I am an Assistant Professor in the Department of Mechanical Engineering, University of Alberta, and a Research Scientist at the Glenrose Rehabilitation Hospital, Edmonton. I am also a member of the Neuroscience and Mental Health Institute (NMHI) and an affiliate within the Department of Biomedical Engineering, both at the University of Alberta. I received my Ph.D. in Biomedical Engineering from the Institute of Biomaterials and Biomedical Engineering, University of Toronto, and completed a MITACS postdoctoral fellowship in Neuroscience at the University of Waterloo. In line with my interdisciplinary background, my work lies at the interface between human movement neuromechanics, human motor control, and rehabilitation engineering. Using both experimental and theoretical means, my team’s efforts are focused on gaining a better understanding of how we control movement and on enhancing functional independence following neuromuscular impairment. Current research activities include the identification of active and passive mechanisms involved in human postural control; characterizing the role of sensory noise in sensorimotor speed of processing; establishing quantitative techniques, e.g., motion capture, for effective evaluation of rehabilitation outcomes; and developing advanced assistive technologies for postural control using functional electrical stimulation.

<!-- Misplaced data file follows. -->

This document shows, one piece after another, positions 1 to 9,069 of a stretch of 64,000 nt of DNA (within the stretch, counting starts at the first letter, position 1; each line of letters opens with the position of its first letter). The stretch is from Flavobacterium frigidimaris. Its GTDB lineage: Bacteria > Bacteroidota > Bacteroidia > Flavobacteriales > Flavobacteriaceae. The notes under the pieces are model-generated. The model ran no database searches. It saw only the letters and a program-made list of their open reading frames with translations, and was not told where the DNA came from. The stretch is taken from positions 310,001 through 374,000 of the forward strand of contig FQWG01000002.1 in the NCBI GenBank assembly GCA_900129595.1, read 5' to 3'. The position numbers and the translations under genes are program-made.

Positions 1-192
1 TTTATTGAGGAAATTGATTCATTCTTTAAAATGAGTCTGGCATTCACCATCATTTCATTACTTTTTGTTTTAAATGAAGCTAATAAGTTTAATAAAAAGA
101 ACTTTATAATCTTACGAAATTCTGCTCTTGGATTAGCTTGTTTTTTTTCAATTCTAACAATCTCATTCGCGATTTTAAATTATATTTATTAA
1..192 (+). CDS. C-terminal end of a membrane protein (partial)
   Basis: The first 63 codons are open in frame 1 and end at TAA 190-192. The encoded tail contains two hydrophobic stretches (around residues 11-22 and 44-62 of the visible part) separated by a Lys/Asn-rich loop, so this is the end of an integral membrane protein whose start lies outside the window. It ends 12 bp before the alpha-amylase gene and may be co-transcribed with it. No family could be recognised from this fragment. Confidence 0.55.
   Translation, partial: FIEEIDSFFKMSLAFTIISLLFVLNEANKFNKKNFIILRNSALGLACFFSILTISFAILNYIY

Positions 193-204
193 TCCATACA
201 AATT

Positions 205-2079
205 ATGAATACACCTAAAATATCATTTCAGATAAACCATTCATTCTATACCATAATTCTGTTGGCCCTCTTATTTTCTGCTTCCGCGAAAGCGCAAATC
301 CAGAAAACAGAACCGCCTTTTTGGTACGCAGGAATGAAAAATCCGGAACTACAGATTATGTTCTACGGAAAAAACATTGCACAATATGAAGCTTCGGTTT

Particular research topics focus on:
- neural balance control strategies during postural control
- quantitative assessment of upper limb function following impairment
- central processing times (‘reaction times’) during voluntary motor tasks and evoked responses in different populations
- musculoskeletal biomechanics of the human trunk and their role in stabilizing posture during activities of daily life
- biomechanical mechanisms of muscle fatigue induced by functional electrical stimulation (FES)
My goal is to foster strong collaborations with clinicians, human movement scientists, and engineers within Alberta and across the country.